Another important arena where this ‘uniting element’ found currency was the school textbooks.  Commenting on the appropriation of the narrative for school textbooks during Panchayat, historian Pratyoush Onta points out the inculcation of bir (brave) narratives weaved by the state. In fact, Onta rightly points out how these narratives were circulated in the Nepali language textbooks titled as Mahendramala.

What is important to note is the continuity of the narrative to the present day. Often students in classroom tend to identify the idea of Nepali nation around the aforementioned institutions. Barring the institution of monarchy which no longer has vivid presence, other institutions of language, dress, and ethnicity continue to shape young minds. Though there are significant contestations over the narrative from different quarters, the image of Nepali nation as propagated by the Panchayat continues to play a strong influencing role. The inability of both state and a significant section of Nepali society to embrace the idea of pluralism in the earnest sense today makes one feel looming shadow of Panchayat.

 

The idea of bikas 

The other component that defined Panchayat period was the political usage of the term development popularly known as bikas. Following the tradition of the period, Nepali state in the 1960s embraced the idea of development which was often a garb for modernization process either initiated by the US or USSR. But Nepal seems to have followed the former to a large extent. The idea of bikas was well incorporated into the planning and policies of the state. King Mahendra followed by his son Birendra projected them as modernizing monarchs.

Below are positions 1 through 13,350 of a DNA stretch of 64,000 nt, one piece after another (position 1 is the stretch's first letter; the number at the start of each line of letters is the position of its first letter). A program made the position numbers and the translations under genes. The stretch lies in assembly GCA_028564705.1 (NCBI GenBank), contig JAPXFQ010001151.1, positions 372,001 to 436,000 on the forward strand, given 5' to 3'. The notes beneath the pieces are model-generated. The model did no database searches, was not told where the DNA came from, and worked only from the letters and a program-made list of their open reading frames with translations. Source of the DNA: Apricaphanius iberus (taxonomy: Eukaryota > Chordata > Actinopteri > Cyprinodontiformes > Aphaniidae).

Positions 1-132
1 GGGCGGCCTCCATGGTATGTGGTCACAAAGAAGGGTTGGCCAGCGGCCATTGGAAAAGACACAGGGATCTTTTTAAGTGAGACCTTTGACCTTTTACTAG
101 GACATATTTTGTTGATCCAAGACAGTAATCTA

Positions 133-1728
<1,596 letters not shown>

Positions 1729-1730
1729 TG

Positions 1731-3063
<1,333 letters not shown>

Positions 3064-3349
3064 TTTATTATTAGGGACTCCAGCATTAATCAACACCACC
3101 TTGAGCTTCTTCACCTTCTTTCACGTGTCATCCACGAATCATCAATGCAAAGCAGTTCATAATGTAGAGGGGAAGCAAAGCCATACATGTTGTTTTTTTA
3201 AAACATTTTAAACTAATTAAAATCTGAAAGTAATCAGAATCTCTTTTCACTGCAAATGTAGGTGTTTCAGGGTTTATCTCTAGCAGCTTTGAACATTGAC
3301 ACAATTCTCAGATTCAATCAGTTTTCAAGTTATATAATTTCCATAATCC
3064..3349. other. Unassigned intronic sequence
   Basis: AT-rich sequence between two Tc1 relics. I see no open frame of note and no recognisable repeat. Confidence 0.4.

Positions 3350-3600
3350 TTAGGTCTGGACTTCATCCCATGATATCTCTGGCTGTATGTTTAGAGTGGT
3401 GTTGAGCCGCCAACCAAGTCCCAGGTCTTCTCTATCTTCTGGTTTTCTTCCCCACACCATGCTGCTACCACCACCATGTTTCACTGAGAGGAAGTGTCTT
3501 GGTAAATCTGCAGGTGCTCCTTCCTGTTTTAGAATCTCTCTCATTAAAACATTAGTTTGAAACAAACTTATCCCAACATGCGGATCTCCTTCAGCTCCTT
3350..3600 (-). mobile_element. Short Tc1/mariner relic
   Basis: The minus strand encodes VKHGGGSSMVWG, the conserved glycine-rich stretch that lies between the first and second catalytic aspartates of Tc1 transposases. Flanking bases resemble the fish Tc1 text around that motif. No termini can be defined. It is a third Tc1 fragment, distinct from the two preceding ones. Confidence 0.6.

The governments under both Mahendra and Birendra enlarged bureaucracy and kick-started the infrastructural development programs in various districts of Nepal. By forwarding the idea of bikendrikaran (decentralization) and bikas (development) the Panchayat politics made its headway both inside and outside Nepal. In identifying and implementing the developmental requirements Planning and Development commissions were established. From the very beginning its developmental agendas were driven and influenced by the American ideals. 

During the Cold War the Americans championed the idea of rural development as a firewall to prevent spread of communism. This became a catchword to majority of the state of Asia, Africa and Latin America.  Panchayat also imitated the modernization and rural development strategy and dichotomized the country within the notion of rural and urban. The entire plans and polices were formulated and executed in a similar length and breadth.  Many Americans participated as experts and volunteers within this developmental package and fostered their agendas and strategies by convincing the monarch.